Unions warn private contractors could jeopardize public security under Liberals’ new defence plan
David Pugliese, Ottawa Citizen
June 26 2017

The Liberal government’s new defence plan potentially compromises national security by relying too much on private contractors to maintain the country’s new warships, public service unions have warned Prime Minister Justin Trudeau.

The unions are concerned companies will hold too much control over the proprietary rights to equipment on board the ships, limiting what defence department workers and Canadian military personnel can do to maintain the vessels and their systems.

Essex County library workers mark one year anniversary of 231-day strike
Teresinha Medeiros, AM800
June 26 2017

It appears the strike by Essex County library workers a year ago may have sparked some new library patrons.

The 58 workers, members of CUPE Local 2974, walked off the job June 25, 2016 and remained on the picket line for a 231-day strike.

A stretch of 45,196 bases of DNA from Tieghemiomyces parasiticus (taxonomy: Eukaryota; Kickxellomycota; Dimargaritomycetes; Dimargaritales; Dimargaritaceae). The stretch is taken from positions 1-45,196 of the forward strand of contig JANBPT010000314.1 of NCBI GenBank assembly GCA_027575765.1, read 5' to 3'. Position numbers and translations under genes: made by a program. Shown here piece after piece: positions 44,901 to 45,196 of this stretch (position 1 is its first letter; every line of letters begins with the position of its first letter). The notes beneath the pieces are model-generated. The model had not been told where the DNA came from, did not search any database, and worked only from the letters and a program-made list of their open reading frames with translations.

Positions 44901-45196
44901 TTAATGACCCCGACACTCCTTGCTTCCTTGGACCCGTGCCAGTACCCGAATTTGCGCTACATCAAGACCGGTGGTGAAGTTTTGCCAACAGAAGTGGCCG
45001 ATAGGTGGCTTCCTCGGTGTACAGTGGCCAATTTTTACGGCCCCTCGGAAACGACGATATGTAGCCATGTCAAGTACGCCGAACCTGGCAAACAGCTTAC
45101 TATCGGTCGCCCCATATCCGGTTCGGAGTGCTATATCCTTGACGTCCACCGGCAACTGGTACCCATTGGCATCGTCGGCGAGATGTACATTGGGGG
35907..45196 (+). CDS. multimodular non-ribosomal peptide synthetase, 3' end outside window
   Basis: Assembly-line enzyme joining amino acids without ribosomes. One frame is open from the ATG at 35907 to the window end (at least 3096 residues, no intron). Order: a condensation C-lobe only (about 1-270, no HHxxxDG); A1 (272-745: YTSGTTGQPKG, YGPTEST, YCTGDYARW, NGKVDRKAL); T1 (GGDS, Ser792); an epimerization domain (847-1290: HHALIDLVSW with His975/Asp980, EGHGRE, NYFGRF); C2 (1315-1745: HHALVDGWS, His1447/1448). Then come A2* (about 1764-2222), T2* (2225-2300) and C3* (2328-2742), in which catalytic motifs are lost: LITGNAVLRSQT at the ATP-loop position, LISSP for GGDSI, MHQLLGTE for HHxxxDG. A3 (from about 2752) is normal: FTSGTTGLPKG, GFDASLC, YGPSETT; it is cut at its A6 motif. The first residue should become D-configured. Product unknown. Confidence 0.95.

The strike ended four months ago in February and union spokesperson Lori Wightman says the patrons have been fantastic.

CUPE ‘raising red flags’ about P3 school model
Erin Debooy, The Brandon Sun
June 27 2017

The Canadian Union of Public Employees Local 737 held a town hall on Monday night to shine a light on the pitfalls of public-private partnerships, or P3s, which is the model proposed by the Pallister government for Brandon’s new south end school.

More than 60 people gathered at the Riverview Curling Club to learn about how P3 projects work and some of the complications that can come along with them.